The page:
Expanding the economic activity within a community is one of the primary goals of every elected body, community Chamber of Commerce, Economic Development Corp., and business professional.
The stronger and more diverse the economy, the stronger the community becomes. Over time, a strong economy becomes a self-sustaining engine of growth that can help bolster property values and add “curb appeal” to an entire region.
Diversification Leads to More Investment
Communities that rely on only one or two industries are vulnerable to economic downturns. If one of these industries goes down, it can devastate an entire community.
Consequently, these cities are less appealing for new businesses seeking to open their doors. Industrial diversification provides protection against complete collapse. This also helps protect the tax base, which means that the community’s civic services such as police, schools, fire departments, etc. don’t have to curtail service or offerings. This provides stability that helps communities attract both residents and entrepreneurs eager to see the community grow stronger.
Effective diversification requires having a balanced mix of small, medium, and large sized businesses. It also means strategically attracting businesses that not only meet the needs of today’s economy, but are anticipating the needs of the economy in the future. Thus, it’s important to continually adjust strategy so that the economy grows in a healthy and solid direction not only today, but 5, 10, 20 years down the road.
“Expanding the Tax Base” Doesn’t Mean “Higher Taxes”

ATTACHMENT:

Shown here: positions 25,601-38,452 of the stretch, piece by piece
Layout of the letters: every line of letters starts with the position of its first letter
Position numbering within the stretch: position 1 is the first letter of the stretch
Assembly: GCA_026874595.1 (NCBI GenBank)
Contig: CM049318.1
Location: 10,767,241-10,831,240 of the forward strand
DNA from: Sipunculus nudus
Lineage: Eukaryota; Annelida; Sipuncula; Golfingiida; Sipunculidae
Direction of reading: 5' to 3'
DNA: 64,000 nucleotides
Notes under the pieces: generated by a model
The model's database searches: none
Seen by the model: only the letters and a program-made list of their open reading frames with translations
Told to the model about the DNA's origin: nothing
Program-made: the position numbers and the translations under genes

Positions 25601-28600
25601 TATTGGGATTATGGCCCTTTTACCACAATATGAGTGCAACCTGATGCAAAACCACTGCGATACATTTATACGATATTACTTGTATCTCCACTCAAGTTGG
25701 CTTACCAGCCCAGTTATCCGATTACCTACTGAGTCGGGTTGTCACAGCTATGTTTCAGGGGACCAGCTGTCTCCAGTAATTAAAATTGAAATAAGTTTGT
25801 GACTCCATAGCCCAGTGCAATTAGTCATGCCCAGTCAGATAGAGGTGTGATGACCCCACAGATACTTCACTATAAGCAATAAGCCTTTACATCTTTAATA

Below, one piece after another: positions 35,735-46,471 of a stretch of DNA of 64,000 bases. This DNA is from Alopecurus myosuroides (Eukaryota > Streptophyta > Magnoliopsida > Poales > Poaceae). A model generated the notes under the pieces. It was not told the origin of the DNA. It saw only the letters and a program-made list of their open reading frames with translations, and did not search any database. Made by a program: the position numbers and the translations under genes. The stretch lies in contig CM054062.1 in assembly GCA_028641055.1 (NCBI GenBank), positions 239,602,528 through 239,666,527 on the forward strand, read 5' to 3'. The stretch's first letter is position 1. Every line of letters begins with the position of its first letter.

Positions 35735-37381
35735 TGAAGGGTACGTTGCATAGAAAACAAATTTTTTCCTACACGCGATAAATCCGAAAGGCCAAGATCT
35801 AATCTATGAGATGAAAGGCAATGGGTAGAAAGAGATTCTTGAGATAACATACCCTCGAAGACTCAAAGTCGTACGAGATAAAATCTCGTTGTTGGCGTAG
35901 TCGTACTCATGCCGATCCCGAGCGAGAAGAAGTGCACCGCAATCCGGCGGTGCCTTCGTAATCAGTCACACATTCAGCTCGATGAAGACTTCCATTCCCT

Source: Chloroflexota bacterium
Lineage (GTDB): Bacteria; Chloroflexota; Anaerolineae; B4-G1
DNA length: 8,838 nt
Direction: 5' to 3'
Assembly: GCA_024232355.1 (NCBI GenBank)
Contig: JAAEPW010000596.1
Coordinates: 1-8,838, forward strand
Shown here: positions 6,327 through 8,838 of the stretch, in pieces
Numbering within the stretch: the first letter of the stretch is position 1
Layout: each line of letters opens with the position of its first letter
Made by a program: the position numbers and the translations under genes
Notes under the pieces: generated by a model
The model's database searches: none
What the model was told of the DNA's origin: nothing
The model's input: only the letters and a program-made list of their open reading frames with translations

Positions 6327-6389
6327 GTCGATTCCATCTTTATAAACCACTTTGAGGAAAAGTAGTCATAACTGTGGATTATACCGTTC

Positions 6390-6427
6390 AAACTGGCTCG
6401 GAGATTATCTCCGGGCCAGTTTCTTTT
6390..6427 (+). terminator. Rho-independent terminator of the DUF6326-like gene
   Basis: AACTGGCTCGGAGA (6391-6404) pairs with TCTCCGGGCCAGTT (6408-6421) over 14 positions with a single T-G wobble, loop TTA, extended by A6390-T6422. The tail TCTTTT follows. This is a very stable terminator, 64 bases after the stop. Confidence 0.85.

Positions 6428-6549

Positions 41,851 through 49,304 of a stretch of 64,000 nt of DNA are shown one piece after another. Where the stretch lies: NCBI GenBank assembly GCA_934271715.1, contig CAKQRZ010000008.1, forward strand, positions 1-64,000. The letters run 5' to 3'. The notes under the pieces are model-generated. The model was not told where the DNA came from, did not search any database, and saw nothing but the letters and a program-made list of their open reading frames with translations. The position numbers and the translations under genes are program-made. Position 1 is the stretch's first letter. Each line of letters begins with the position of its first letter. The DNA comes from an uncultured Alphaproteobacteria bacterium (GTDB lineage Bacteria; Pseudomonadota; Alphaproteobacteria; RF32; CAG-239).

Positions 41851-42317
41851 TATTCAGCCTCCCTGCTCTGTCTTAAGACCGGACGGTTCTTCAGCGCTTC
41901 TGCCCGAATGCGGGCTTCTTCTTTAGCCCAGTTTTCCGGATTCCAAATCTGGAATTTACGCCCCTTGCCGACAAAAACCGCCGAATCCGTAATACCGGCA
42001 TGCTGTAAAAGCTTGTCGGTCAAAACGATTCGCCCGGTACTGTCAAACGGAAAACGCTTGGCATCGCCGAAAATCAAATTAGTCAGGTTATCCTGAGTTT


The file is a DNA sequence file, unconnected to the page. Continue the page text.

A diversified economy is critical for sustainability. When business diversification is successful, it not only creates a hedge from downturns in specific markets, but it also allows a community to continue to be economically successful and expand the local tax base.
It’s a common misconception that expanding the tax base is a code phrase for raising taxes. Quite the opposite is true. When a tax base expands, it means that businesses and members within the community share in the costs associated with running the community.
The larger the tax base grows as a result of increased sales, the smaller the individual’s share of the tax burden becomes. This leaves more money in the pockets of community residents and business owners. As a result families, individuals and businesses are able to purchase more goods and services that sustain the community and give it a solid, and steady rate of growth.
Marketing is Essential
Businesses don’t always know where to set up their operations. However, they do have key criteria that communities must meet before they will be willing to open their doors. These elements include:
- An educated population that can provide a stable supply of labor
- A low tax rate that won’t hinder growth
- An attractive community where employees will feel welcome and comfortable
- Reliable infrastructure including transportation and communication networks
- A positive, vibrant, and supportive business community
Of course, it’s necessary to let businesses know these elements exist within the community.
The best way to do this is to compile the information and tailor it so that it speaks directly to the businesses a community wishes to attract. As the information spreads and is shared, inquiries begin to roll in. As this happens, it’s up to the members of the Chamber of Commerce and Amarillo Economic Development Corporation to bring business into the community by providing the information and incentives that businesses require.
We invite you to contact AEDC to learn more about the ways we are working to expand the tax base within our region.